|Dear Bookstore Friends, |
It's a blustery day and I'm sitting on my couch as I type this letter, watching red bougainvillea blossoms swirl around outside my windows. The rain that fell last night and on and off again today was welcome, a much-needed drink for our thirsty desert plants. The veggies I planted a few months ago with a drip watering system got their first delicious soaking from the sky.
This season of vegetable gardening, my first since I was an ASU student in the '70s, was mildly successful—the brocollini was bitter and quickly went to seed, only half my lettuce grew, and the flowering sweet peas had only a few blossoms. But we did eat many tender snow peas and are still harvesting arugula, kale, chard, and lettuce with high hopes for the heirloom tomato starts I bought from Southwest Gardener a few weeks ago. The leeks look like they're alive but haven't grown much so far. Maybe they need heat. After all, what do I know about vegetable gardening? I intend to read one of the many books we carry in the store and stop just winging it!
I've spent many days at the Capitol so far this month, listening to our representatives shoot down a bill that would have required Amazon to collect and remit sales tax on behalf of their customers. Some of them said that the bill was somehow unfairly singling out Amazon. (That hundreds of Arizona brick-and-mortar stores like mine are required by law to collect and remit sales taxes every month doesn't seem to impact their notion of basic fairness.)
Naturally I'm frustrated. Even Utah has passed this kind of legislation; their bill sailed through both Houses with little opposition, and they are more conservative and wary of taxes than Arizona. Or so I thought. Strange how our bill has bogged down, and sad for our state, which could use both the money and the support for our local business community. No idea where this will go next, but I'd say it's over for this legislative session, unless a miracle happens.
In the meantime, an interesting sidenote: Amazon paid $775 million in cash last week for an army of little orange robots that, according to the New York Times, "will most likely replace human workers in Amazon's warehouses." In addition to avoiding sales tax, does this now mean the "hundreds of jobs" they claim the company has brought to the Valley (they operate four distribution centers here) will soon be slashed as their warehouses move toward automation? Time will tell.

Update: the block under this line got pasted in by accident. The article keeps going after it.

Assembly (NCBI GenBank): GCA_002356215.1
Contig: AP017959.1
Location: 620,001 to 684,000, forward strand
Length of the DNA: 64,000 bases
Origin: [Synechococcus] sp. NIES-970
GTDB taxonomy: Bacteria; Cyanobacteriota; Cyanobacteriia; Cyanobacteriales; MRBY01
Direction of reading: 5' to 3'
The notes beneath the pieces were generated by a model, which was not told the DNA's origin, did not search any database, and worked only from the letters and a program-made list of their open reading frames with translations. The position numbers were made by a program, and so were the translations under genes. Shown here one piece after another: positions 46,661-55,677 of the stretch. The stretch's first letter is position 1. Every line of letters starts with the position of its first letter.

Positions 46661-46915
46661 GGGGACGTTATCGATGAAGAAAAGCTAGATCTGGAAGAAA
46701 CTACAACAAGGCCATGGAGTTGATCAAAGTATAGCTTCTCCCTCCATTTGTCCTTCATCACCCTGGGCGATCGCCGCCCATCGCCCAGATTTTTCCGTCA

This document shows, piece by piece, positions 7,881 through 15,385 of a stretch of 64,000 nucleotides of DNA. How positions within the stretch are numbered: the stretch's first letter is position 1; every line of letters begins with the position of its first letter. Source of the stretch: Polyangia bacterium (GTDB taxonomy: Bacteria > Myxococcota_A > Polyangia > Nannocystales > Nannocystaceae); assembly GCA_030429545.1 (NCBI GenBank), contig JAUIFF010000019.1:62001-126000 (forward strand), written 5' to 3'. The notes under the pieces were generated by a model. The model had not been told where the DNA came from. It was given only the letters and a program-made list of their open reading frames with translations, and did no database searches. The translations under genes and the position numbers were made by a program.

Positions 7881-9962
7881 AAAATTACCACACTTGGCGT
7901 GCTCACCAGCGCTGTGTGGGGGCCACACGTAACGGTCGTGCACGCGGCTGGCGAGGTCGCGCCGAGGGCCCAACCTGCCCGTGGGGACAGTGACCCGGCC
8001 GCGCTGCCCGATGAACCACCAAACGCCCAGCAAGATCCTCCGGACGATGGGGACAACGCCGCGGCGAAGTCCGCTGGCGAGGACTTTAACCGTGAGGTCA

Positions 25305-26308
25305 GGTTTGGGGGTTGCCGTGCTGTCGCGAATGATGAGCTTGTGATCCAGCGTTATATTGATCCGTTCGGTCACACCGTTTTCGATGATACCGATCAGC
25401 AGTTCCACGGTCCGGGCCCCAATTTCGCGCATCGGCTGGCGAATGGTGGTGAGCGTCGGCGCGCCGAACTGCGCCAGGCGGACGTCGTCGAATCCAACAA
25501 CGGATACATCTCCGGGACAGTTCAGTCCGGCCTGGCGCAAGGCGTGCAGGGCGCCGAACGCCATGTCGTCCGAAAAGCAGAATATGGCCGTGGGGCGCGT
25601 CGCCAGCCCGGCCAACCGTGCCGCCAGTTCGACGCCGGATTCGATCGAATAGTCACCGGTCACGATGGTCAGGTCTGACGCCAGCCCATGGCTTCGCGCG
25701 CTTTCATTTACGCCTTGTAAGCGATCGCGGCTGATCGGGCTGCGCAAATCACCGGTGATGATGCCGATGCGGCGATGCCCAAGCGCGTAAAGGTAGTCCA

I've drowned my sorrows in books, and have a few good ones to recommend. Ari Weinzweig from Ann Arbor's famed Zingerman's Deli spoke at the store earlier this month. He's written a great book on running a business, A Lapsed Anarchist's Approach to Building a Great Business, that has filled me with inspiration and new ideas.
One of my favorite writers, Jim Lynch (Border Songs), has a new novel coming out in April called Truth Like the Sun. Set in Seattle during the 1960s and the 2000s, it concerns politics, the Seattle World's Fair, and the building of the Space Needle, foreshadowing the tech revolution that followed.
I also read a great narrative non-fiction title, God's Hotel by Victoria Sweet, another April release. It chronicles the life and experiences of a young doctor working in the Laguna Honda Hospital in San Francisco, the last remaining alms hospital left in the country—a descendant of the "Hotel-Dieu" that cared for the sick in the Middle Ages. Dr. Sweet is able to practice medicine in a manner that allows time for patients and doctors to bond and transform care from the impersonal use of high tech tools to hands-on diagnoses that take the whole body and mind into consideration. I'm going to meet Sweet in San Francisco in a few weeks, and can't wait to tell her how much I enjoyed her book.
So, the bumps in the road get mitigated by great books, a bit of weed therapy, or a nibble of a tender piece of kale fresh from the garden. We continue the search for a second location in Phoenix, and it feels like we're getting closer to finding a great place. Stay tuned. Visit us and tell us what you're reading and what's growing in your garden.
Questions or comments? Email Gayle at firstname.lastname@example.org
or by phone 480.730.0205
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